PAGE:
Of course, voter preference is fluid and the Iowa caucuses are still six weeks away. But Cruz’s strategy of embracing, rather than attacking, Trump—even after Trump makes controversial or offensive statements—appears to have served him well, at least so far. In the new poll, respondents who say they support Trump have an extremely positive view of Cruz: 73 percent view him favorably, while 18 percent view him unfavorably. Asked to state their second-choice preference, these Trump supporters overwhelming pick Cruz (49 percent), with Rubio (16 percent) a distant second. If Trump falters or alienates his current supporters, they appear quite open to supporting Cruz.
But the reverse is less true: Cruz supporters aren’t nearly as enthused at the prospect of backing Trump. Overall, they do view him positively. Sixty percent have a favorable view of Trump, versus 33 percent who view him unfavorably. Yet asked to state their second choice of candidate, Cruz supporters are about as likely to favor Ben Carson (26 percent) as they are Trump (25 percent). So Trump may have a hard time climbing back into the lead, especially if he goes on the attack against Cruz, as he did over the weekend when he told CNN he had “far better judgment than Ted.”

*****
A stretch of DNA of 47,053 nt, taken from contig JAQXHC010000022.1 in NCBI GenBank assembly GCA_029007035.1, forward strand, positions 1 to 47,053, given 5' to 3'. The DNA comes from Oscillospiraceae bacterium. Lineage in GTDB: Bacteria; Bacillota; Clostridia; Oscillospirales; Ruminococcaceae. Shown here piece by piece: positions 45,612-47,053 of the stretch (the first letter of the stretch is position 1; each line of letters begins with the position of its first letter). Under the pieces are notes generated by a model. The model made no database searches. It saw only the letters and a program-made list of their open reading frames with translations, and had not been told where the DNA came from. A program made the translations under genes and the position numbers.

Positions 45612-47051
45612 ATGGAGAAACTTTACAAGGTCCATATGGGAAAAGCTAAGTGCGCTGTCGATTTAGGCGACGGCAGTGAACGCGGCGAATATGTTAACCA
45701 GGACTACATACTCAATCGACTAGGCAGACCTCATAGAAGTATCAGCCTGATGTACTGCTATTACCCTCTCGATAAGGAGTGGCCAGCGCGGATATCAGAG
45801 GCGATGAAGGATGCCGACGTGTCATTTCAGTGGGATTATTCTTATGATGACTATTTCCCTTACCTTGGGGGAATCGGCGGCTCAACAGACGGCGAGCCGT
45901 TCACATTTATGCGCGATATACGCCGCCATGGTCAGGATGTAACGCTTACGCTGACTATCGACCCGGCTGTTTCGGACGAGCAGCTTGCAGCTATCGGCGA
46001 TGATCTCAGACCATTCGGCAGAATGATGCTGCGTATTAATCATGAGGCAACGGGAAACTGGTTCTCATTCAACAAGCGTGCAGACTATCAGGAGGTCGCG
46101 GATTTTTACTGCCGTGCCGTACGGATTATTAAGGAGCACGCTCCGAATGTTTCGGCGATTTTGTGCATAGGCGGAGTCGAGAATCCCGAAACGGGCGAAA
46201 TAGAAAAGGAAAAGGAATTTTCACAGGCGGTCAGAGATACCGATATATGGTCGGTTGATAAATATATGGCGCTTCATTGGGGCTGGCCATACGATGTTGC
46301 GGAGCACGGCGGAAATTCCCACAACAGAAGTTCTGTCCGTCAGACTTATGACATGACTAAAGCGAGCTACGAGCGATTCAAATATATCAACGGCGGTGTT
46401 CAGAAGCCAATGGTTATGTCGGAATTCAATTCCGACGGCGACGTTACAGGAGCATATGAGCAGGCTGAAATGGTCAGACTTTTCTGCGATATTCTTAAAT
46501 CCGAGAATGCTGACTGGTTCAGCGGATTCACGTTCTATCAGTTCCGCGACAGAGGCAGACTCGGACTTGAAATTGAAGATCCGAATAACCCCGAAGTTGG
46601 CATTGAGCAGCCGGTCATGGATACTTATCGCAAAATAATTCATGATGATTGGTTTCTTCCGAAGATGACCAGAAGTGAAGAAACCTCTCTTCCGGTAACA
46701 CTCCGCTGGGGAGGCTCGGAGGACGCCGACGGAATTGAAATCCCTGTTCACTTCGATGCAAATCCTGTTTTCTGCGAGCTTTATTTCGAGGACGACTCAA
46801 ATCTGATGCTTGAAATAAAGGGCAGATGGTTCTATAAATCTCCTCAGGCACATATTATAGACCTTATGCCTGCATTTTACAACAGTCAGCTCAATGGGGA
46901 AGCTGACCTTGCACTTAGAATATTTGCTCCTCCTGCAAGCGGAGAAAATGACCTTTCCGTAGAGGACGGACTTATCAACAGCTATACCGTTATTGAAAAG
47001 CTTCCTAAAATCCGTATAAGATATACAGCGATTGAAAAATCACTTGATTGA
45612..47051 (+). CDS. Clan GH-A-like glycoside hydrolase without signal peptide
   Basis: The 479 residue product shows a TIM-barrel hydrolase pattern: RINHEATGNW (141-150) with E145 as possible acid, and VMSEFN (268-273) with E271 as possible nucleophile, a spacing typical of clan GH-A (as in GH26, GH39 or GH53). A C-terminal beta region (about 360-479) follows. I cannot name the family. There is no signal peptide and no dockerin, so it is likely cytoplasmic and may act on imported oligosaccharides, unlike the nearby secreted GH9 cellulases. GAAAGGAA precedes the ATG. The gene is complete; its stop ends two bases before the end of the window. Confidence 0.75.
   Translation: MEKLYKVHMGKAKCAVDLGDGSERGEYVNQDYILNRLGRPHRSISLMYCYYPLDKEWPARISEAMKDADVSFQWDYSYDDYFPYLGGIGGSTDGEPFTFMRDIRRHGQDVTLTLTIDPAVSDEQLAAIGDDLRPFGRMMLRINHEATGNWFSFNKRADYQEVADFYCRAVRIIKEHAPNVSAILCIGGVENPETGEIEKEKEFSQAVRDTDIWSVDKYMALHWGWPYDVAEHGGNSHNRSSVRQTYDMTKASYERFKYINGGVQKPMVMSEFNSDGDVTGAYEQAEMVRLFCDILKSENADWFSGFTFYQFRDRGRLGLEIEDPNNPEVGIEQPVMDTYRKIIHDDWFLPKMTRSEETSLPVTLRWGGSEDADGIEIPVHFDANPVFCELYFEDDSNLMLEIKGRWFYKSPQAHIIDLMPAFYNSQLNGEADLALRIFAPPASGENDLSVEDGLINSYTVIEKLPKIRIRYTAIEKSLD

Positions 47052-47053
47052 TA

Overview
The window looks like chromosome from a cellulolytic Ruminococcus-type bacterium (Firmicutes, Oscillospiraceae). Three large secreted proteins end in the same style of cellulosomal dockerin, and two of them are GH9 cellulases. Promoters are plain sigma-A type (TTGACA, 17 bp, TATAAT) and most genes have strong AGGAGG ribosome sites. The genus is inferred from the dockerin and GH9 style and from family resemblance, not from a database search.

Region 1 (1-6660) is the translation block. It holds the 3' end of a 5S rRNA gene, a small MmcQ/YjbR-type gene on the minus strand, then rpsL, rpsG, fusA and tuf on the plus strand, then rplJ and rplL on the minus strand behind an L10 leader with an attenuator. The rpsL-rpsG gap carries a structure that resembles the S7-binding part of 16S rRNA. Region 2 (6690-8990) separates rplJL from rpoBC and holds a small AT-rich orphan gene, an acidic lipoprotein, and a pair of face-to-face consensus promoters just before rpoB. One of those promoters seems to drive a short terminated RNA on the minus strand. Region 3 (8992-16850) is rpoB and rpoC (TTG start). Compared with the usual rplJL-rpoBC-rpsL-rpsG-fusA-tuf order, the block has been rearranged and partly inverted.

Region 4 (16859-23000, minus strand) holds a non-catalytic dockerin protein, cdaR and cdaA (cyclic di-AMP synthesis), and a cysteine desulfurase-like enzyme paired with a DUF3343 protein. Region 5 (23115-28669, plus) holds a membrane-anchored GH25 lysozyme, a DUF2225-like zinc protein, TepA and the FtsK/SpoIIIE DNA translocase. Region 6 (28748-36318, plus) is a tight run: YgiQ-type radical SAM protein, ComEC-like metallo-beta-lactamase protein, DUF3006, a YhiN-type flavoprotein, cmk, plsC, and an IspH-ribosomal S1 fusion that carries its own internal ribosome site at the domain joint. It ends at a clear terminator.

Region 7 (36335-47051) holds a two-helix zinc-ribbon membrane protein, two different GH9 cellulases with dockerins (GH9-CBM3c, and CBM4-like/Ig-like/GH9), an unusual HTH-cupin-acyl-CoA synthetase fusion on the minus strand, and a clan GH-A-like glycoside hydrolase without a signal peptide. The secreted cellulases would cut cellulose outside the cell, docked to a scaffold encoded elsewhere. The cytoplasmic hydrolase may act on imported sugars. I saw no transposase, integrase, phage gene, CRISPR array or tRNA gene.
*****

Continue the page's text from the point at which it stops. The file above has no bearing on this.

Trump could, of course, look elsewhere to grow his support. But he may have a hard time luring people outside his base of anti-establishment male voters. Women voters, for example, could be a hard sell. Call it the “Megyn Kelly Effect”: women in the poll more commonly prefer Cruz (28 percent) and Carson (16 percent) to Trump (13 percent). As strange as it may sound, maybe Trump should consider a pivot to the center and a more moderate tone.